With the Wedgewood-Houston gallery scene now hitching its wagon to the Art Crawl, Nashville gallerygoers have more First Saturday options than ever. Is it too much? Will Nashville be best served by one big crawl or by two separate art fests every month? I can't tell the future, but I can tell you that this September event is packed with grand openings, spooky videos, gold skulls and one happy homecoming.
Read the full story here.
Those of you who, like me, sometimes find yourselves waiting until an exhibit is practically out the gallery door before managing a visit will appreciate my plea to check out Belmont’s current exhibit of abstract work by Hamlett Dobbins and Tad Lauritzen-Wright. And if we’re being honest here, any exhibition with a title that stirs up imaginings of Led Zeppelin album covers and 1977 D&D campaigns deserves my full attention, and I am ashamed to have waited so long to investigate.
Mellow Mountain Coalition decorates the Leu Art Gallery foyer with a mosaic of unframed painted portraits on paper. Among the faces, a hobo smokes a cigarette and a weird dog dresses up in Mickey Mouse ears and a bowtie. Enigmatic fragments of text appear: "This is for you," "Looking for an idea," and "Sour Leaf." One piece reads, "Hulk smash!" and features a gaggle of green blob-like heads in misshapen states of transformation — it's like Altered States through the lens of Ang Lee. Throughout, Dobbins' vibrant, sensual lines, circles, dots, spirals, swirls and squiggles pulsate with painterly pleasure.
In his review, Joe focused mainly on Dobbins’ large-scale abstract works. Those are the ones that really impressed Joe’s poetic sensibility, and made him draw connections between the giant canvases and, say, old cartoons that illustrate drunkenness with a pink elephant dancing across the room.
But me, I’m a sucker for the collaborative, on-the-fly style of Dobbins’ work with Lauritzen-Wright. I’ll take humor and an edge over conceptualism in painting any day.
Look through the photos I snapped of the exhibit after the jump, and let me know which you exhibit you prefer.
We've written quite a bit — both in print and here on Country Life — about Sensuous Steel, The Frist's killer exhibit of art deco cars and motorcycles. And now everyone's favorite bow-tied, sunshiny morning news magazine is catching on — watch this segment from yesterday's CBS Sunday Morning, and get to The Frist before the show closes in September.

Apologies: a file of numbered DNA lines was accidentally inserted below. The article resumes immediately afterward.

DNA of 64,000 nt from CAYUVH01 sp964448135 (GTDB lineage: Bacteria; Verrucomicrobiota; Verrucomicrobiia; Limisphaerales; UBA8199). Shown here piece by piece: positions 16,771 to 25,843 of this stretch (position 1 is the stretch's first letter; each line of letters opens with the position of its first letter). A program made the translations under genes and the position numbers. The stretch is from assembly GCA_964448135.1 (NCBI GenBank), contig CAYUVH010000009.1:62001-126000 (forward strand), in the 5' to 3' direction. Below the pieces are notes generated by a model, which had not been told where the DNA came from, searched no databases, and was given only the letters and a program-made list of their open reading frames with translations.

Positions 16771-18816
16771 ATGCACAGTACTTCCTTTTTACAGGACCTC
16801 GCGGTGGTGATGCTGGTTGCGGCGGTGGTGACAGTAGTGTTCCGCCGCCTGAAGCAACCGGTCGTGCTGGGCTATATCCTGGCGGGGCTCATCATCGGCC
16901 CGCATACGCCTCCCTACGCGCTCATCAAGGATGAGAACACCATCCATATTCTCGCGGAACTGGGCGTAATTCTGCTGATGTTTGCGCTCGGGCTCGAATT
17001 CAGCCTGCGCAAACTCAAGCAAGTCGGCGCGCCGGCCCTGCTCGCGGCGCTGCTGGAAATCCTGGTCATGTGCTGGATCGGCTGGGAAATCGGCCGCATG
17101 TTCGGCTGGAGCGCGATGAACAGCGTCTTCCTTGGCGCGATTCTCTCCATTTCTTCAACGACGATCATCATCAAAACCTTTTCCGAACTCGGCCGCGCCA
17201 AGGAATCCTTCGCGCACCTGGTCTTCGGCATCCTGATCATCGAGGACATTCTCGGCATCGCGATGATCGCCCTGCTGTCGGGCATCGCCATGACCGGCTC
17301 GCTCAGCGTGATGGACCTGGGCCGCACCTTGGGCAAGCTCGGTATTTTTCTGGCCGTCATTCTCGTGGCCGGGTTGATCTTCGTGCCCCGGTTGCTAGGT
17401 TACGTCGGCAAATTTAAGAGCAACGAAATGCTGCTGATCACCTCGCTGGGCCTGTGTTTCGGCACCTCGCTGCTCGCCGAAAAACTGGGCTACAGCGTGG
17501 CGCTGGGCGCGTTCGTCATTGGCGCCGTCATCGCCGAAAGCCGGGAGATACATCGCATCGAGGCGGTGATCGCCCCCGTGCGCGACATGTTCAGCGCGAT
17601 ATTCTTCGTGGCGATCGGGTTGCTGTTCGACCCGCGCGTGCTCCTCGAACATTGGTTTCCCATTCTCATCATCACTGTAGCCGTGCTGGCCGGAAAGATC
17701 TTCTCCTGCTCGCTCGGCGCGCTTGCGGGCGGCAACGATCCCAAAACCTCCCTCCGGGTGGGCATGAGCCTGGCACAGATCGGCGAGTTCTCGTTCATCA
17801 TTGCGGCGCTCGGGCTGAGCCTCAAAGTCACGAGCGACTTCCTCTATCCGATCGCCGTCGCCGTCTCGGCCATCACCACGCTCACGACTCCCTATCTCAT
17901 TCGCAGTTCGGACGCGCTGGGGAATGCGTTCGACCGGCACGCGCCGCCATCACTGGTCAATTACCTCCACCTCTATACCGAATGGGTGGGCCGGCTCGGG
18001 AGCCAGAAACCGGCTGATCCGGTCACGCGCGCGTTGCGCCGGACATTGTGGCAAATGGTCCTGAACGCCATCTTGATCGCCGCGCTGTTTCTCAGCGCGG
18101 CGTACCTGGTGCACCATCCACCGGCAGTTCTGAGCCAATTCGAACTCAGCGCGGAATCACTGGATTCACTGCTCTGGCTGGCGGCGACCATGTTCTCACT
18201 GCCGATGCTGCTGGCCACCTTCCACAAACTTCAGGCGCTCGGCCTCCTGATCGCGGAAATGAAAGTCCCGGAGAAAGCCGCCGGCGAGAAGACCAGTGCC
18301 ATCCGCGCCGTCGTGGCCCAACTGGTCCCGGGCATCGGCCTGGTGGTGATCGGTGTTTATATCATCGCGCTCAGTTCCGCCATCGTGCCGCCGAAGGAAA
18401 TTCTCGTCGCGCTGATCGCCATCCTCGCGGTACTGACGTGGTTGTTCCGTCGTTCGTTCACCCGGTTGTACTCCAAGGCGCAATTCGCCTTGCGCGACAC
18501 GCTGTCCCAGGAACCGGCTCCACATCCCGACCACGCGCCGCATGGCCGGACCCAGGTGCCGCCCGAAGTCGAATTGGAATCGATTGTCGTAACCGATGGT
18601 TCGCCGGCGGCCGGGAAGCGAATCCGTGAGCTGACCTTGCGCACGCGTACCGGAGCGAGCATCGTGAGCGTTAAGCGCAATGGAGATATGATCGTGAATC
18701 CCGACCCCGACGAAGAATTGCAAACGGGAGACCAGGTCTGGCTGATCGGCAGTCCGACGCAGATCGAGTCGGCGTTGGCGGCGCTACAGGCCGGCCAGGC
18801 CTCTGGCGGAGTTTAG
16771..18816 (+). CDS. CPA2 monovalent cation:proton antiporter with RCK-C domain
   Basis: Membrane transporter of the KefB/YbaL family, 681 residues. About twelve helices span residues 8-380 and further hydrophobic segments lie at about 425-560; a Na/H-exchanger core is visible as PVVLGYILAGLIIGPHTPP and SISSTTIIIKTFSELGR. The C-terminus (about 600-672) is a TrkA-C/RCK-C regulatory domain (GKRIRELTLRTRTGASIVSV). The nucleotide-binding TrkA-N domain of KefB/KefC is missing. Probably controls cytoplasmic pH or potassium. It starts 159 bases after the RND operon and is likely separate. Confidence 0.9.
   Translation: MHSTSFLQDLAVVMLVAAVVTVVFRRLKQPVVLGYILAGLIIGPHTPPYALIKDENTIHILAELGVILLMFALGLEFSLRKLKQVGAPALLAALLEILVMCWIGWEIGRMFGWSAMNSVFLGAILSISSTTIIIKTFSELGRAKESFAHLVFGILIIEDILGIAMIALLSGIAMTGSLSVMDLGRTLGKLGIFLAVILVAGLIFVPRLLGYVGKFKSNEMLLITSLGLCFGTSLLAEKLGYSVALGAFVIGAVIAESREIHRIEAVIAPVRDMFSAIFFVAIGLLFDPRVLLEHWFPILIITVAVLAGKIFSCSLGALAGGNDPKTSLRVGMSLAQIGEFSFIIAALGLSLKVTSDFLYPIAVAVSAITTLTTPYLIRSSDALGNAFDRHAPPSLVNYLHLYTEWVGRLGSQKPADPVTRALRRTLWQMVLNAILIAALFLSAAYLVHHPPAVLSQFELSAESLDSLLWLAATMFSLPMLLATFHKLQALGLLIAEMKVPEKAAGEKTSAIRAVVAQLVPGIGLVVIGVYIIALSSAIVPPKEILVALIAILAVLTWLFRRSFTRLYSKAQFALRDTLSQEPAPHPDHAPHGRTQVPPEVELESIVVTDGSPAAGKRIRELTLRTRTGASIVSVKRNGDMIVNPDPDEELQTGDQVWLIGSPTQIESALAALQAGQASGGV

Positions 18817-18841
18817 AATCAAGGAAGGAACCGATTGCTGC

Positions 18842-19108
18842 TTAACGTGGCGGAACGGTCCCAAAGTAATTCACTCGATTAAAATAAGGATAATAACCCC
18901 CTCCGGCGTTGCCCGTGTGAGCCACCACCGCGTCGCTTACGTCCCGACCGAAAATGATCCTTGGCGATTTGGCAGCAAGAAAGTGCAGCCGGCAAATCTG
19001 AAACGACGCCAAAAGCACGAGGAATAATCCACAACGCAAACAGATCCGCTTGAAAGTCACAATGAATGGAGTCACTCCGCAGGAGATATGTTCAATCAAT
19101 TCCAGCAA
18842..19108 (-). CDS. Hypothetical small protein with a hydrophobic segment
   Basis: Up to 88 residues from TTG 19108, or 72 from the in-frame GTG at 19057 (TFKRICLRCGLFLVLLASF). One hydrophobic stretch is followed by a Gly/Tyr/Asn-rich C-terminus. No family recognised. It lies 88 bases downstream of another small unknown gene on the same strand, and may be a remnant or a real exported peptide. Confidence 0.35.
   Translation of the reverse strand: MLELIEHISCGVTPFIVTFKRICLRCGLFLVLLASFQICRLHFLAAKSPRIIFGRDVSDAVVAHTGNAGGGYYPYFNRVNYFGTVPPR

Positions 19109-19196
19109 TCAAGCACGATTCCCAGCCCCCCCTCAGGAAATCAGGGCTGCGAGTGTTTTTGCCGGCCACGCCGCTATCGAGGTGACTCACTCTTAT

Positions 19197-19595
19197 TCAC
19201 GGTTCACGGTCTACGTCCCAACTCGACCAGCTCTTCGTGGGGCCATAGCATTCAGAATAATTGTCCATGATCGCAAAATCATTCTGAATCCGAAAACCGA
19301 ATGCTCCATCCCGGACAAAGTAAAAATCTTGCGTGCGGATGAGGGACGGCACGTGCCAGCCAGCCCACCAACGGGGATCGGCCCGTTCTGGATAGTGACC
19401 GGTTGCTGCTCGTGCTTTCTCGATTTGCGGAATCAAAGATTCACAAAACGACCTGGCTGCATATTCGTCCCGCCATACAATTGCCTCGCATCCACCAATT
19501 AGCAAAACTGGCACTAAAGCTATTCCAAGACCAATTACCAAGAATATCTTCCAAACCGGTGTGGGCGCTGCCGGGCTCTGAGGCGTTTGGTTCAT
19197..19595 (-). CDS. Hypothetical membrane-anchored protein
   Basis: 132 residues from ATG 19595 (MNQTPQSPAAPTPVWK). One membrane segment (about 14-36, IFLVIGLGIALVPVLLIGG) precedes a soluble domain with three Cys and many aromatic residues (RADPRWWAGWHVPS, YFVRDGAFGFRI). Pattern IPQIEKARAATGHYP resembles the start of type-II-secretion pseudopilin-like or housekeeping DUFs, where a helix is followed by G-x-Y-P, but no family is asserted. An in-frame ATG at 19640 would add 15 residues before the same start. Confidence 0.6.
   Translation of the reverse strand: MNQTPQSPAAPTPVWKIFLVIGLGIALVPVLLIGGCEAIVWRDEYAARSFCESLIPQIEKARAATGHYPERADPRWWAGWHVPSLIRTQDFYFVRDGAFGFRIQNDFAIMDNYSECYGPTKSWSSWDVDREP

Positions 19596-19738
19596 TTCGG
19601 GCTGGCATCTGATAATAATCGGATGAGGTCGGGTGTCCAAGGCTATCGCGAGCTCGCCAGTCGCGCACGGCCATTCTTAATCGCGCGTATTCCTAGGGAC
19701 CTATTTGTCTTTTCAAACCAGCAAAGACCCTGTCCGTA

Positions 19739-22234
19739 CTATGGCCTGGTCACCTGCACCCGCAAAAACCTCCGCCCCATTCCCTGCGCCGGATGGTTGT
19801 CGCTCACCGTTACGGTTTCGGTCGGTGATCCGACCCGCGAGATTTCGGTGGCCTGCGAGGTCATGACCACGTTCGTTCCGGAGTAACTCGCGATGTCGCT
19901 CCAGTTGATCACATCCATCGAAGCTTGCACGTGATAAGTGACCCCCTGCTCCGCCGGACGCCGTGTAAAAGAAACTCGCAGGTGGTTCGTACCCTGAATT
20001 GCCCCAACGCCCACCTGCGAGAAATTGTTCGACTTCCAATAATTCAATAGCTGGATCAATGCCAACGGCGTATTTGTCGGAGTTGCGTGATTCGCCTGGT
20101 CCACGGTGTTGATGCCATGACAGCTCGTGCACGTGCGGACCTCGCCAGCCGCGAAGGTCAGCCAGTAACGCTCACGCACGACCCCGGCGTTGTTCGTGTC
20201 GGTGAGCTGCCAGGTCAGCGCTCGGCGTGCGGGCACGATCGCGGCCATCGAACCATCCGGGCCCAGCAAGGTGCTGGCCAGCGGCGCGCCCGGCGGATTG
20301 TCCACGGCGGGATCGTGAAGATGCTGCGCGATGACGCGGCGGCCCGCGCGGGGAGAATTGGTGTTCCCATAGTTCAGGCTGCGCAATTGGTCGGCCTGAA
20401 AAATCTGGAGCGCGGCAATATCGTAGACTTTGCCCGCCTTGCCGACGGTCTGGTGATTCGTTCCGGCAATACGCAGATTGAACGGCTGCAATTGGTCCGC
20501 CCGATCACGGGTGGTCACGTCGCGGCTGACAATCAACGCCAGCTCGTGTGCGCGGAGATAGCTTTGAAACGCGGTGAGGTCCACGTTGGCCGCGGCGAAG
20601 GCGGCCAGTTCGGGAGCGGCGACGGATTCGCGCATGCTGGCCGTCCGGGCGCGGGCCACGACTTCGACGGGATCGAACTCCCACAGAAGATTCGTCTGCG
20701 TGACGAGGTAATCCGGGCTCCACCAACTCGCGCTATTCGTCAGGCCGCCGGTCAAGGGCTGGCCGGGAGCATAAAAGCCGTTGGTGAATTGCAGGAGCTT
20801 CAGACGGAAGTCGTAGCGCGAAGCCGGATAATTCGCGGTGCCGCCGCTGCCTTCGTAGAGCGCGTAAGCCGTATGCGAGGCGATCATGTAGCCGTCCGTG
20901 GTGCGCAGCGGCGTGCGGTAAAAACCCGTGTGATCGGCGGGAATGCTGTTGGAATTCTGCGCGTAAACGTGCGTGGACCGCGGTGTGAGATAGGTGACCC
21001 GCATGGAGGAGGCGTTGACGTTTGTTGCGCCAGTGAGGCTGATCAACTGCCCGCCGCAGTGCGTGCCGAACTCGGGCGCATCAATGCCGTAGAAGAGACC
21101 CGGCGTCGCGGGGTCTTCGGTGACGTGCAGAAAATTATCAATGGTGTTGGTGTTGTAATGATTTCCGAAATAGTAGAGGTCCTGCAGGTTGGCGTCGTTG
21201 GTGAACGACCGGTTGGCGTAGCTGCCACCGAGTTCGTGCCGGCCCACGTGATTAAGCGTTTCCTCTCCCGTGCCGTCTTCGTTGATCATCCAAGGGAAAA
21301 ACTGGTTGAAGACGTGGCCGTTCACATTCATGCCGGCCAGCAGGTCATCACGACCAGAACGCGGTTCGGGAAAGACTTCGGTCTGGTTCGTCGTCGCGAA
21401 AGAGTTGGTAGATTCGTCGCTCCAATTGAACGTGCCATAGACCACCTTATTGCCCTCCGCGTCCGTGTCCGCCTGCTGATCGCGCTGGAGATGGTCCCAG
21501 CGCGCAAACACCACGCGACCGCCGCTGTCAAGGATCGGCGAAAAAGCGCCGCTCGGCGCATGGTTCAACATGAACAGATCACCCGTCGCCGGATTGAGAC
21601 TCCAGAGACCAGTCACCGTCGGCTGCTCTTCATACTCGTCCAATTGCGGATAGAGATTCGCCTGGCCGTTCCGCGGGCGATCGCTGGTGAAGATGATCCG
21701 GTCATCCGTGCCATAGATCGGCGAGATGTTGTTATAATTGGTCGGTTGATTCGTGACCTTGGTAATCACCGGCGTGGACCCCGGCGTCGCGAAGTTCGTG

This year, Watkins' third annual Handmade & Bound Festival — which takes place on Oct. 4 & 5 — is supplementing its excellent selection of printed matter with an exhibition of sketchbooks, and they want you to send them yours.
From the press release:
This year in the gallery for H&BN, The Sketchbook Collective will showcase the artist's most loyal friend: the accessible, affordable and adaptable sketchbook. Local artists, musicians, writers and other professionals are invited to submit their own sketchbooks (defined as a set of blank pages, bound or unbound, used for spontaneous, quick drawings, notes, verses, collages or more) to highlight the importance of these artistic forms in a creative life.
Participants will be recognized at the exhibition’s opening reception on Friday, Oct. 4, from 5 to 7 p.m. in the Currey Gallery on the Watkins campus.
I don't know about you, but I'm often just as interested in the process of writing a song, making a painting, or designing a building as I am with the finished product. Give me a good blueprint or beat-up composition book over a pristine, untouchable objet d'art any day (I'm using a sarcastic French accent here, in case you can't tell — no offense, Frenchies).
Send your sketchbook submissions to Watkins Community Education, 2298 Rosa Parks Blvd., Nashville, TN 37228. Be sure to include your name, profession, mailing address, telephone number and email. Check out Handmade & Bound's Sketchbook Collective website for more details, and read the Scene's coverage of 2011 and 2012's Handmade & Bound Fests for a comprehensive idea of what to expect.
You’d never know that James Perrin makes paintings based on visits to Walmart. His enormous canvases are more like detail-heavy religious experiences — imagine a refined Jose Parla or a geometric space-age Hieronymus Bosch. But he uses his own photographs of Walmart — all orderly angles, bright colors and buzzing fluorescent lighting — as his inspiration. From there, he makes small abstract pieces that explode the formal elements he sees in his photographs. They remind me of the paintings Allison Schulnik showed at ZieherSmith’s pop-up exhibit last August.
James studied at Kansas City Art Institute and Boston University, but he’s been showing work in Nashville since the early 2000s. In anticipation of Abstractometry, the upcoming Frist show he’ll be a part of, I visited James at his home studio in Germantown. Click through some photos of his studio and work after the jump.
Can I just tell you how happy these recaps make me every Thursday? And I…
Don't know about the David Simon part. I've finally watched a few episodes of TREME,…
Just so you know, you accidently put Scarlett's name instead of Juliette's under Glenn. I…
my girl and I hadn't been that much into all the TV shows when we…